Menendez and his wife Nadine Arslanian were greeted outside the Manhattan courthouse by at least one protester holding up a sign demanding in block letters that the 69-year-old from New Jersey “RESIGN.”
So far, Menendez has defied calls from his own Democratic Party colleagues to leave office, though he “temporarily” stepped down as head of the Senate Foreign Relations Committee after the charges were unsealed Friday.
Prosecutors say the senator provided sensitive information to the Egyptian government in order to help an Egyptian-American businessman protect his monopoly.
According to US attorney for the Southern District of New York Damian Williams, Menendez accepted hundreds of thousands of dollars between 2018 and 2022 from three New Jersey residents in exchange for using “his power and influence to protect and enrich those businessmen and to benefit the Government of Egypt.”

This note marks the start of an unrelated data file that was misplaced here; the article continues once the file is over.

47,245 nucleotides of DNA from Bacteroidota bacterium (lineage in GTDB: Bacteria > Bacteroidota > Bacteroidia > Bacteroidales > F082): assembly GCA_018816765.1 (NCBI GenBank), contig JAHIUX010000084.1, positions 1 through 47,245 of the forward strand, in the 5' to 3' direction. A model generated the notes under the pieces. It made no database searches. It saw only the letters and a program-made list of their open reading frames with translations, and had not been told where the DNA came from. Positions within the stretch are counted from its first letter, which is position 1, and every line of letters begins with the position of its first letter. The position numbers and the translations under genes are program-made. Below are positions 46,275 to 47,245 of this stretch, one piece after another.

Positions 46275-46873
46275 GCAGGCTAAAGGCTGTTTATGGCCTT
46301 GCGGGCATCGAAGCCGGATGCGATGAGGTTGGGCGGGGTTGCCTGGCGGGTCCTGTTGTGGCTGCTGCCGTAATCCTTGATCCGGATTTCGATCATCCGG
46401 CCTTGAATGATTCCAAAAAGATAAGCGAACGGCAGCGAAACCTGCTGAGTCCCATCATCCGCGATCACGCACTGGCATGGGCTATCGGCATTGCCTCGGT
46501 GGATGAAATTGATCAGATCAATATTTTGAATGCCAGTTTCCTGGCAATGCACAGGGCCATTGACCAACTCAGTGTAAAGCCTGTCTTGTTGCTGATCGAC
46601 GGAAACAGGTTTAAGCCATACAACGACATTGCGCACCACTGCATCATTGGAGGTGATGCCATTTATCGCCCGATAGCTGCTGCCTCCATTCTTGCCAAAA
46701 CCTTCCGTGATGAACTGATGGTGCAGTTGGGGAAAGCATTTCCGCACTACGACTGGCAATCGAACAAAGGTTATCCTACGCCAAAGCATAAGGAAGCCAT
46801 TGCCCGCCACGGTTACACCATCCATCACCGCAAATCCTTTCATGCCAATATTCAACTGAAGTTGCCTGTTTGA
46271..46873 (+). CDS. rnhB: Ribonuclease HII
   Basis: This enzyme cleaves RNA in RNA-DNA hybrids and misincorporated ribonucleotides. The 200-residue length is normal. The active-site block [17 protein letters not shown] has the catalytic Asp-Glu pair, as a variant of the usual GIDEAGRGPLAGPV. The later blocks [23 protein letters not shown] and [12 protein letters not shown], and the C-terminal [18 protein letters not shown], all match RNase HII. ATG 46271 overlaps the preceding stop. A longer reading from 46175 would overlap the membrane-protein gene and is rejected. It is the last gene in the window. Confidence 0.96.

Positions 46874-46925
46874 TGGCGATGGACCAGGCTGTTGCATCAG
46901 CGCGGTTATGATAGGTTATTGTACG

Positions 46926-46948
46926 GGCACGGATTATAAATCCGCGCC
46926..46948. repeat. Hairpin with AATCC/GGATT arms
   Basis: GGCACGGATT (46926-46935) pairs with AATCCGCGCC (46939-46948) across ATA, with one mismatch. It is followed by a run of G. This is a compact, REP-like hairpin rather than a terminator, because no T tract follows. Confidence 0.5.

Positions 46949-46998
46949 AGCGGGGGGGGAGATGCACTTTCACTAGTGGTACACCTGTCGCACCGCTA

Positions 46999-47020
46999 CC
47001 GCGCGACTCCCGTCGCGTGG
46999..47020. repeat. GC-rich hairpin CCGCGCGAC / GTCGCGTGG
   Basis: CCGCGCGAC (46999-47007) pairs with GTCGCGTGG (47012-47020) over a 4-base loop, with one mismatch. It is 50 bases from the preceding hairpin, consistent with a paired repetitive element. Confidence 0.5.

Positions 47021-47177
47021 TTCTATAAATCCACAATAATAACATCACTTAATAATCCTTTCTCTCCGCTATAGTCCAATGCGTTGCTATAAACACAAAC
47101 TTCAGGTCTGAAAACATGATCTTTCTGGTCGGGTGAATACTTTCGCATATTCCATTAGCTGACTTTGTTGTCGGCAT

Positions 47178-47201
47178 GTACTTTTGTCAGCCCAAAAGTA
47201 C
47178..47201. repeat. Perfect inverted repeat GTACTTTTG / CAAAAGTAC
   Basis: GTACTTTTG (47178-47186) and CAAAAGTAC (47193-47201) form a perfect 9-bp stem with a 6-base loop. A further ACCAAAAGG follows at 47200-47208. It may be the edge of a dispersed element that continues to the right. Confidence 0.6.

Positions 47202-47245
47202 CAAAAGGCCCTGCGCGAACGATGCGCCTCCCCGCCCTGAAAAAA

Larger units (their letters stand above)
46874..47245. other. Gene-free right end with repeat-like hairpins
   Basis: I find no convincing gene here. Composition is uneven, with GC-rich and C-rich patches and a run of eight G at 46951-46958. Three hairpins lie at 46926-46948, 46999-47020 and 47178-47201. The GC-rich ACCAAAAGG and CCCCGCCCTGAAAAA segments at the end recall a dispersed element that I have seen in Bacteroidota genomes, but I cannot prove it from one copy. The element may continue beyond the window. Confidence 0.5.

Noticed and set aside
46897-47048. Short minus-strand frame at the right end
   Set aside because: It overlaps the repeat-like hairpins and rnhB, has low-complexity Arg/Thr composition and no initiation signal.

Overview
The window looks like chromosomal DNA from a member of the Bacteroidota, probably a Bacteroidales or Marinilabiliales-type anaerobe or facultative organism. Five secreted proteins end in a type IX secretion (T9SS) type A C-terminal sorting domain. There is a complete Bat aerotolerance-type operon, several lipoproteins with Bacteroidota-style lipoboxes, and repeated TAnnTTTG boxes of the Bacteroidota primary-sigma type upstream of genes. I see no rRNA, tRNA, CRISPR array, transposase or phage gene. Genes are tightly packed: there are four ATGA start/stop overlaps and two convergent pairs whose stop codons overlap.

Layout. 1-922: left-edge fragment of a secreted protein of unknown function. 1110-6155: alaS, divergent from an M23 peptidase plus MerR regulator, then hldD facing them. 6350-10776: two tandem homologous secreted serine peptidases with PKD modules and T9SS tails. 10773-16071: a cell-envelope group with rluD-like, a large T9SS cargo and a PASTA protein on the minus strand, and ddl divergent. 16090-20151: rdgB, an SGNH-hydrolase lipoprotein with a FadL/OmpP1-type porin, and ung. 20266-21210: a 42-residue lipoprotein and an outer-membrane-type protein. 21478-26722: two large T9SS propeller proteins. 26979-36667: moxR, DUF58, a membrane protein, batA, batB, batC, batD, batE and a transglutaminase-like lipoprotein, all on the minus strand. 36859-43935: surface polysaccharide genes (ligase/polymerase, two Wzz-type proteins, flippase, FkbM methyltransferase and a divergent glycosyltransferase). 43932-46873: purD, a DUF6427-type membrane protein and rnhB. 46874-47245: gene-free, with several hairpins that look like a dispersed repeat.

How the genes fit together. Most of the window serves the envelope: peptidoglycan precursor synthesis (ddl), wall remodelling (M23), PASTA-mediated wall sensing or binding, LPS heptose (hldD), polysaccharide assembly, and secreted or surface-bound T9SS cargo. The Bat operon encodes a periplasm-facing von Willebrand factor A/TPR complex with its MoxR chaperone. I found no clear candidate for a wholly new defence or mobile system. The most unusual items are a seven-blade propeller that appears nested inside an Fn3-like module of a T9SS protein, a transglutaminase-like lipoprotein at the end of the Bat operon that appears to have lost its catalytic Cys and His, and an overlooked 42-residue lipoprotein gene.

The indictment alleges the bribes came via cash, gold bars and even a Mercedes Benz convertible, all of which were found during a search of the senator’s home.
Menendez, who has been a Democratic congressional stalwart for three decades, rebutted the claims at a press conference Monday.
“I firmly believe that when all the facts are presented, not only will I be exonerated, but I still will be New Jersey’s senior senator,” he said.
“I have withdrawn thousands of dollars in cash from my personal savings account, which I have kept for emergencies, and because of the history of my family facing confiscation in Cuba,” said Menendez, whose parents were immigrants.
He also pointed to his record regarding US relations with Egypt, saying he had “challenged President (Abdel Fattah) al-Sisi directly on human rights abuses, arbitrary detention (and) freedoms.”
Menendez, who is up for re-election in 2024, was already the subject of a 2015 corruption case, which ended in a mistrial.